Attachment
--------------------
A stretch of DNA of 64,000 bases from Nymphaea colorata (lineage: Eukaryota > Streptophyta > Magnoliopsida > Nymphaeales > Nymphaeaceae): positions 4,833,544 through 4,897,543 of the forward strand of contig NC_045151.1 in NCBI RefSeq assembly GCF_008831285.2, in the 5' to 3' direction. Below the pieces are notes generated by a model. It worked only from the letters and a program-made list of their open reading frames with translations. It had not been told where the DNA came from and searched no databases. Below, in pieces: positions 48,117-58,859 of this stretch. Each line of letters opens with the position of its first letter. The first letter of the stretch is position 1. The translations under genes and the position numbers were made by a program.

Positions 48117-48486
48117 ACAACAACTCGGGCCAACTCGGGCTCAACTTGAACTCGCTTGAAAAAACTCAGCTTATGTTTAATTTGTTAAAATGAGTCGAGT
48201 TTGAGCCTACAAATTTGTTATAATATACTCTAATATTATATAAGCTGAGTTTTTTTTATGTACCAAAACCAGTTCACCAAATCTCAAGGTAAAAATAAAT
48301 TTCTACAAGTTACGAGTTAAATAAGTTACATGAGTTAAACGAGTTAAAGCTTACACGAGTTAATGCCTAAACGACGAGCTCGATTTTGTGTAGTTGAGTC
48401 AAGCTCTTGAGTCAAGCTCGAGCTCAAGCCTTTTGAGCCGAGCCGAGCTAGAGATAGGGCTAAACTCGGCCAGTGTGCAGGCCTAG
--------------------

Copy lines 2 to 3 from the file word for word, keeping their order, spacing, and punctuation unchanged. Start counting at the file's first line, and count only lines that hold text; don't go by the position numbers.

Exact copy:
Positions 48117-48486
48117 ACAACAACTCGGGCCAACTCGGGCTCAACTTGAACTCGCTTGAAAAAACTCAGCTTATGTTTAATTTGTTAAAATGAGTCGAGT